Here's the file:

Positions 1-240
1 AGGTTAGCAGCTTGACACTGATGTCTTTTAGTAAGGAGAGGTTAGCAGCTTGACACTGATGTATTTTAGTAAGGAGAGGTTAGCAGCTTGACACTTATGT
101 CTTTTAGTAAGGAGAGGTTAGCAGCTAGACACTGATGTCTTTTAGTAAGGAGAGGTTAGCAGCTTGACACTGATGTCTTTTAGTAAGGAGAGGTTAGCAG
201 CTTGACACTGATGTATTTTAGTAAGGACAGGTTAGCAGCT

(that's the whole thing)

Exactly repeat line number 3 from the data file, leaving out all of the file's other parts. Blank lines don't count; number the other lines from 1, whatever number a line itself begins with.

101 CTTTTAGTAAGGAGAGGTTAGCAGCTAGACACTGATGTCTTTTAGTAAGGAGAGGTTAGCAGCTTGACACTGATGTCTTTTAGTAAGGAGAGGTTAGCAG